NOOSA – At the weekend, even as Papua New Guinea’s deputy prime minister Charles Abel said the government’s support “remains solid”, a disparate alliance of opposition forces had achieved a narrow lead in the race to gain support to oust prime minister Peter O’Neill.
Journalist Johnny Blades of Radio New Zealand reported opposition MPs as “quietly confident” that they had the momentum to remove O’Neill as his government “reels from a series of resignations”.
Blades said the opposition Laguna Hotel camp was offering an “open door” for any more government MPs who wished to join their bid to remove the prime minister.
And as more politicians joined the self-declared ‘Alternative Government’, they brought with them a litany of complaints about the capability of the O’Neill administration
"We have a government that is government by one man for one man, for his benefit and the benefit of his friends,” said former prime minister, Sir Mekere Morauta.
“The PNG that Michael Somare, Julius Chan, Paias Wingti, Rabbie Namaliu and others shaped has been changed profoundly and for worse in the last seven years by just one man.
“Papua New Guinea is sick and we get sicker if we don't change this man. We can fix it. We have the medicine."
Morobe governor Ginson Sinou said the country had not been managed well despite the vast mineral and forestry resources available. He said this was the time to stop the current leadership for the good of the nation.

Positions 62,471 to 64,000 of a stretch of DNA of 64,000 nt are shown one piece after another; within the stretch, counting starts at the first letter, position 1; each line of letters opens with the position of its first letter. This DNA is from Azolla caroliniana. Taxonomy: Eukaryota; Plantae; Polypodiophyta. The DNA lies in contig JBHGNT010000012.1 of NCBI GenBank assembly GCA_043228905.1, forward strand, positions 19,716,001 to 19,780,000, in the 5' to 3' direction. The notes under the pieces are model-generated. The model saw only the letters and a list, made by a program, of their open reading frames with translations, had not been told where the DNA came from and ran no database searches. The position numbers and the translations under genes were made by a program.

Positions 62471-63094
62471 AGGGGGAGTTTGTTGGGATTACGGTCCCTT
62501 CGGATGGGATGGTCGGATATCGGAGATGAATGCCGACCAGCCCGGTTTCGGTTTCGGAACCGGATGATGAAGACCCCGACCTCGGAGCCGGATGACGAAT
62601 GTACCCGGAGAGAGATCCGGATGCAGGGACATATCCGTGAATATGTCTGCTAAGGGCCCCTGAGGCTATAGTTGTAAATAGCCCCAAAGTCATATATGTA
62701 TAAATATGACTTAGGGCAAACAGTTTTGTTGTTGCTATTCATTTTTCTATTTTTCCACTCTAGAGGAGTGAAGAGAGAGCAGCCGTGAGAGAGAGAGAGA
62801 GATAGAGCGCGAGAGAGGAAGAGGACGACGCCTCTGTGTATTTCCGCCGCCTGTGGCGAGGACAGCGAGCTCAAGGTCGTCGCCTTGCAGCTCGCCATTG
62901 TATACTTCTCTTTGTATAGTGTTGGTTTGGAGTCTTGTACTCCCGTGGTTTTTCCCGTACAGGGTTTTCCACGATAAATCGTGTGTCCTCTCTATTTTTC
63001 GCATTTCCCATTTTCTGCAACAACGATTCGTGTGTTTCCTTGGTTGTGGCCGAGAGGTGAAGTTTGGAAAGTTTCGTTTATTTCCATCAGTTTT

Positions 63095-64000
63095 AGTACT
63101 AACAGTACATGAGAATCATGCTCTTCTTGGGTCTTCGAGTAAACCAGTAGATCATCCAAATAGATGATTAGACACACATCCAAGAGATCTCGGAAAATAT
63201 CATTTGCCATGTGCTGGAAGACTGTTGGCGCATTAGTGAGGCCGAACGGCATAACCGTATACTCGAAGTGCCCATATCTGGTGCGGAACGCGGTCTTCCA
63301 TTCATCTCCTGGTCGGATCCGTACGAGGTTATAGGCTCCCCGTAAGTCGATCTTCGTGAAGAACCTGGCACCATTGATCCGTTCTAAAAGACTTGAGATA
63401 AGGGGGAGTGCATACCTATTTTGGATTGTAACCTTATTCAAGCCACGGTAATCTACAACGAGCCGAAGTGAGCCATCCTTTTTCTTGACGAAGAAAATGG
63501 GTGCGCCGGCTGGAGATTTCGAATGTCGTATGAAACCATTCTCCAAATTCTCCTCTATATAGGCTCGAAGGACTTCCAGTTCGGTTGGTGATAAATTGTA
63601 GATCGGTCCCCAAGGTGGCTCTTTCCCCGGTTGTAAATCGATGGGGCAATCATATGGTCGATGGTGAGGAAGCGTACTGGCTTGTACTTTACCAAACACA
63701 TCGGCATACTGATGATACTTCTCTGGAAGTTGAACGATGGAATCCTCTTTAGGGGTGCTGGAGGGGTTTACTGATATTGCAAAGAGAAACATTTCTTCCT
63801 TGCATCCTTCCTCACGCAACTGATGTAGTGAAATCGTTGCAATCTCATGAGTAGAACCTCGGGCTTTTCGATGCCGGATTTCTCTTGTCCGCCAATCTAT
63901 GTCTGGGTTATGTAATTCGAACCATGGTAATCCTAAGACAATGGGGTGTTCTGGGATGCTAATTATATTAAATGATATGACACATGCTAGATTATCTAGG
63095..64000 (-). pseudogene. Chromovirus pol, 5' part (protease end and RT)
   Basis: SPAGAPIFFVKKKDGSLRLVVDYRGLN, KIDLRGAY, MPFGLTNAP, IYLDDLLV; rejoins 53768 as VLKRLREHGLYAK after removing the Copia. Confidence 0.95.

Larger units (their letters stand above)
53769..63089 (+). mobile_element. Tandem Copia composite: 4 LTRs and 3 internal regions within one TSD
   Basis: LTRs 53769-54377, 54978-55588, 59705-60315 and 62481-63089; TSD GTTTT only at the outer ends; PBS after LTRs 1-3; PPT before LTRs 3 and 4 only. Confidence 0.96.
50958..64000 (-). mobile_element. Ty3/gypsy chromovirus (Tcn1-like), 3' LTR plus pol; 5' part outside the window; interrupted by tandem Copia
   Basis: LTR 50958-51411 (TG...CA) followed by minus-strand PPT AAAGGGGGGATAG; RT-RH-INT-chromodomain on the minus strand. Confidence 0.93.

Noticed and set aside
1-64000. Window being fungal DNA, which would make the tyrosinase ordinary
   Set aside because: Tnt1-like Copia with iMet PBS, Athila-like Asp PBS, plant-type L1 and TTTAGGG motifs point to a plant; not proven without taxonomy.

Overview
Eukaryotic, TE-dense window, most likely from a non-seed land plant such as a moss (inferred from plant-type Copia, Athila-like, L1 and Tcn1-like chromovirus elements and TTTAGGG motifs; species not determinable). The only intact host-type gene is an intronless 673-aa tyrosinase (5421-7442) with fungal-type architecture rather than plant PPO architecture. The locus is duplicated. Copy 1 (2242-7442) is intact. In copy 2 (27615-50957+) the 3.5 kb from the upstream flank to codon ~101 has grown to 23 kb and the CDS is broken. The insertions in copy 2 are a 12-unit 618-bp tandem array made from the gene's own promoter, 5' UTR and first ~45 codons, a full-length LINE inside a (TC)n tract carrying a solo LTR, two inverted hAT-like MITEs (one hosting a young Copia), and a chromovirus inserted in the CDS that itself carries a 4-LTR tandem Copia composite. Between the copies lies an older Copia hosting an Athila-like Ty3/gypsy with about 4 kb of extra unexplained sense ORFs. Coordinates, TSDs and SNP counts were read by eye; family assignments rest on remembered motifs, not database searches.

Opposition leader Patrick Pruaitch said O’Neill had an “insatiable appetite towards funds and cash grabbing, which has been the source of discontentment among many of PNG’s most prominent and notable leaders over a significant period of time.
“Peter O’Neill’s full frontal and systemic reign of manipulation and deception has caught up with him and may well have significantly eroded the basis and foundation of any credibility and integrity once tied to the honourable seat of prime minister and the seat’s once honourable and trusted words and promises,” Pruaitch said.
Speaking on behalf of seven members of the Pangu Pati who defected to the opposition group, Central Governor Robert Agarobe said their stand was to change government leadership.
And Vanimo-Green MP, Belden Namah, said the camp now had two-thirds of PNG’s governors opposed to O’Neill’s leadership.
All five MPs from Sandaun Province joined the camp at Port Moresby’s Laguna Hotel after Sandaun governor Tony Wouwou unexpectedly backflipped having earlier in the day declared he was a “diehard member” of O’Neill’s ruling People’s National Congress.
Meanwhile deputy prime minister Abel continued to crack hardy declaring, “We certainly take on board all those issues that were raised by our brothers.
“And I’m so thankful that the party and our prime minister have the understanding attitude that they have, we go forward together, we take on those issues, and as a team, we continue to respond to those issues.”
So, after a weekend which saw O’Neill’s opponents gain a narrow majority of MPs, the nation awaits a parliamentary vote of no confidence at some time in the next 1o days, perhaps even as early as tomorrow.
But with political loyalties in PNG notoriously fickle, this so far effective effort to change the country’s government - and perhaps its direction - probably still has a few twists and turns left in it, especially as the numbers on each side still remain so tight.